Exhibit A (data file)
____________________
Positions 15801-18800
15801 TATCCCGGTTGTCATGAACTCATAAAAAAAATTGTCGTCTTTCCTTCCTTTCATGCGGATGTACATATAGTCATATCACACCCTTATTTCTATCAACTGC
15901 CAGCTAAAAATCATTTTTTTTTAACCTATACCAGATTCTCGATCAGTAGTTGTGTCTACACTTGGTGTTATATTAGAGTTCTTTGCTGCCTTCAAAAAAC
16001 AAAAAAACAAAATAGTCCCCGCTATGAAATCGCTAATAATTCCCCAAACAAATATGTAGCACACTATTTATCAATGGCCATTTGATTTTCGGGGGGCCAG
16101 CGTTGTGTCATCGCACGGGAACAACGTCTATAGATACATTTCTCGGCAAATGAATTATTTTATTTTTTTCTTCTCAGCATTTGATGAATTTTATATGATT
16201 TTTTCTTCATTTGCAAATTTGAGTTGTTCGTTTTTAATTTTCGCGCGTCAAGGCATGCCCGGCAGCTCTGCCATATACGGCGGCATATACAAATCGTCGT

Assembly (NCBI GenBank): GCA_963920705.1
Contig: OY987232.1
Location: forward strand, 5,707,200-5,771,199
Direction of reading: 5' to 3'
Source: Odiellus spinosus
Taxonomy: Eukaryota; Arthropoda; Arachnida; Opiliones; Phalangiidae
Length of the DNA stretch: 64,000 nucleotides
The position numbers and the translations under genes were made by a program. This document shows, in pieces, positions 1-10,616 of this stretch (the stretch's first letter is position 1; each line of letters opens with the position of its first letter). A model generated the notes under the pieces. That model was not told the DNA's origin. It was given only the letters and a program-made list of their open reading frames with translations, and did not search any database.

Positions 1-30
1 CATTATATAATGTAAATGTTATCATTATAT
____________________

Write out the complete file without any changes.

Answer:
Positions 15801-18800
15801 TATCCCGGTTGTCATGAACTCATAAAAAAAATTGTCGTCTTTCCTTCCTTTCATGCGGATGTACATATAGTCATATCACACCCTTATTTCTATCAACTGC
15901 CAGCTAAAAATCATTTTTTTTTAACCTATACCAGATTCTCGATCAGTAGTTGTGTCTACACTTGGTGTTATATTAGAGTTCTTTGCTGCCTTCAAAAAAC
16001 AAAAAAACAAAATAGTCCCCGCTATGAAATCGCTAATAATTCCCCAAACAAATATGTAGCACACTATTTATCAATGGCCATTTGATTTTCGGGGGGCCAG
16101 CGTTGTGTCATCGCACGGGAACAACGTCTATAGATACATTTCTCGGCAAATGAATTATTTTATTTTTTTCTTCTCAGCATTTGATGAATTTTATATGATT
16201 TTTTCTTCATTTGCAAATTTGAGTTGTTCGTTTTTAATTTTCGCGCGTCAAGGCATGCCCGGCAGCTCTGCCATATACGGCGGCATATACAAATCGTCGT

Assembly (NCBI GenBank): GCA_963920705.1
Contig: OY987232.1
Location: forward strand, 5,707,200-5,771,199
Direction of reading: 5' to 3'
Source: Odiellus spinosus
Taxonomy: Eukaryota; Arthropoda; Arachnida; Opiliones; Phalangiidae
Length of the DNA stretch: 64,000 nucleotides
The position numbers and the translations under genes were made by a program. This document shows, in pieces, positions 1-10,616 of this stretch (the stretch's first letter is position 1; each line of letters opens with the position of its first letter). A model generated the notes under the pieces. That model was not told the DNA's origin. It was given only the letters and a program-made list of their open reading frames with translations, and did not search any database.

Positions 1-30
1 CATTATATAATGTAAATGTTATCATTATAT